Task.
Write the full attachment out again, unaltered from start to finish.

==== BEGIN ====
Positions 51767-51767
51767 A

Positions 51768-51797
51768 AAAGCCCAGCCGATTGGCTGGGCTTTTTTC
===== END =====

Positions 51767-51767
51767 A

Positions 51768-51797
51768 AAAGCCCAGCCGATTGGCTGGGCTTTTTTC